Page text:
TOMAS YOUNG: Absolutely. From one of those soldiers who volunteered to go to Afghanistan after September 11th, which was where the evidence said we needed to go, to the master of the college deferment in Vietnam, the last conflict we didn’t go into voluntarily, many of us volunteered with patriotic feelings in our heart, only to see them subverted and bastardized by the administration and sent into the wrong country. Yes, we volunteered, but we didn’t volunteer where you sent us to go. And I realize that we don’t choose where we get to go, but we at least should be sent in the right places to defend the Constitution, just as we volunteered to do. That’s all.
AMY GOODMAN: Tomas, I wanted to go to a part of the film, Body of War, which was the White House Correspondents’ Dinner of 2005. It’s very interesting, because you were watching it. It includes President Bush joking around about the missing WMDs, as well as first lady Laura Bush. This is the clip.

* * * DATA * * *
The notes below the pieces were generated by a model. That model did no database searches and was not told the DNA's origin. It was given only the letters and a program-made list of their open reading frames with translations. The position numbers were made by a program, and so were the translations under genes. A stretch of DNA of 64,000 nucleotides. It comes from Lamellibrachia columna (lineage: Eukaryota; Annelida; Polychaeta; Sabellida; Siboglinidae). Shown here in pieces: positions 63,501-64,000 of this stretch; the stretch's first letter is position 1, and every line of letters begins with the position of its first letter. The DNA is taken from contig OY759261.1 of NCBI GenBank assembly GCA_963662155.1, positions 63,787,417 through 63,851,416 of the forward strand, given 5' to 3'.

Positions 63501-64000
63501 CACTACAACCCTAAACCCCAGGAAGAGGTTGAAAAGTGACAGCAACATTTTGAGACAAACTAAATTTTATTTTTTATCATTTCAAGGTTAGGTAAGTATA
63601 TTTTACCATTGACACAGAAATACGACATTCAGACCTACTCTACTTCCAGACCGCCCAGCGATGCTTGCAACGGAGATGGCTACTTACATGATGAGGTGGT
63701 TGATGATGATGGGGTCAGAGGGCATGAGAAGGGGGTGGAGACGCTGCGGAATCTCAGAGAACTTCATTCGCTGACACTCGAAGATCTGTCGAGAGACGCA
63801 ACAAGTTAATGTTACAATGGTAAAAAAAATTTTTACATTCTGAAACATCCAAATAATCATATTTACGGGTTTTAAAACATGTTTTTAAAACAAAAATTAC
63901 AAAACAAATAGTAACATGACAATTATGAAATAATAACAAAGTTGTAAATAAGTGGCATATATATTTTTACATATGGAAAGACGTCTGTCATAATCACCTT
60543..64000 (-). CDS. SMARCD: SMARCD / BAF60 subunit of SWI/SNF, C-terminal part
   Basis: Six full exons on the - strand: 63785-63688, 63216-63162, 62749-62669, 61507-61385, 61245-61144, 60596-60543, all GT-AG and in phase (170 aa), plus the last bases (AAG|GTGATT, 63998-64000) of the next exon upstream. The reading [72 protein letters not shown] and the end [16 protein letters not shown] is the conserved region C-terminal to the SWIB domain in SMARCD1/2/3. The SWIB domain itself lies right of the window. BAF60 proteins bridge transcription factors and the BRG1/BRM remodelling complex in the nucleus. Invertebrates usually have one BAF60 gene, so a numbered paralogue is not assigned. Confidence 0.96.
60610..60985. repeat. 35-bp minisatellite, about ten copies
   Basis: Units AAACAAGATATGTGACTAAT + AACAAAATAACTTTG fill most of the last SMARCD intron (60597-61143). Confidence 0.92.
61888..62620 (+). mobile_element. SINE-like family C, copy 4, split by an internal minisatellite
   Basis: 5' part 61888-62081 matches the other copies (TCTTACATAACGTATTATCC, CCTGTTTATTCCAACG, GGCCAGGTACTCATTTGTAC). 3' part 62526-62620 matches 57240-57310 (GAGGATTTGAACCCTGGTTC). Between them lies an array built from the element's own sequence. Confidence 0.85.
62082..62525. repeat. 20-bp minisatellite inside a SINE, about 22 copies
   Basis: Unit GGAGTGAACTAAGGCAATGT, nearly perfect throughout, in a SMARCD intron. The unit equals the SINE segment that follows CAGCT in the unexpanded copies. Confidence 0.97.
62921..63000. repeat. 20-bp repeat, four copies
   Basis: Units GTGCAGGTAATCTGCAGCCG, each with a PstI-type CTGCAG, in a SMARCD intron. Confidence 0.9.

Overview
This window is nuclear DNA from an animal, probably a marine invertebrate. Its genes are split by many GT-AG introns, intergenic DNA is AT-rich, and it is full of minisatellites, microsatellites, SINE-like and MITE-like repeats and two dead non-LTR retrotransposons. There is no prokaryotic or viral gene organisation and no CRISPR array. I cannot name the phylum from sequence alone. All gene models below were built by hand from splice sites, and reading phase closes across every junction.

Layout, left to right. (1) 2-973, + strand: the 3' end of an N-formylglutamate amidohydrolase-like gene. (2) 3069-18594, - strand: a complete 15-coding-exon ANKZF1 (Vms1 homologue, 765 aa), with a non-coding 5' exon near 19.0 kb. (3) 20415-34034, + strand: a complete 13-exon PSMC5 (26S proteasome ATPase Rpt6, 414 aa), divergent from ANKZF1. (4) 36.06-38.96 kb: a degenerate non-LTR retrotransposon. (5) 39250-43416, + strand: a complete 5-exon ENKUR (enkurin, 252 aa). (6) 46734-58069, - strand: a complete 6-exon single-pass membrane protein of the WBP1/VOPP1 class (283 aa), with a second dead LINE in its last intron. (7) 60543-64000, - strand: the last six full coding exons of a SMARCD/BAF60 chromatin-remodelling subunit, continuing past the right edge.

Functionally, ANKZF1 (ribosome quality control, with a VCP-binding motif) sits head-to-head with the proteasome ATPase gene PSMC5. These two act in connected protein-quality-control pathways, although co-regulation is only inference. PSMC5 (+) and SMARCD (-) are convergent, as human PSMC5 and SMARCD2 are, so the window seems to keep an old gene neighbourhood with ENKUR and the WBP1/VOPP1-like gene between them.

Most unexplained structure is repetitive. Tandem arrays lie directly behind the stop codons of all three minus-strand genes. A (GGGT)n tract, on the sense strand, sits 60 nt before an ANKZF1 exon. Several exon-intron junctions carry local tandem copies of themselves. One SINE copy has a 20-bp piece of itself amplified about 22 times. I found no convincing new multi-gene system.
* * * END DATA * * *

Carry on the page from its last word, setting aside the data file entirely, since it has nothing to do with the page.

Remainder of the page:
PRESIDENT GEORGE W. BUSH: Those weapons of mass destruction got to be somewhere. Nope, no weapons over there. Maybe under here.
LAURA BUSH: I said to him the other day, "George, if you really want to end tyranny in the world, you’re going to have to stay up later." Ladies and gentlemen, I am a desperate housewife.
CATHY SMITH: They’re so insulated. They don’t want to know about people like Tomas and the 4 or 5 percent of the population that is actually sacrificing for this war.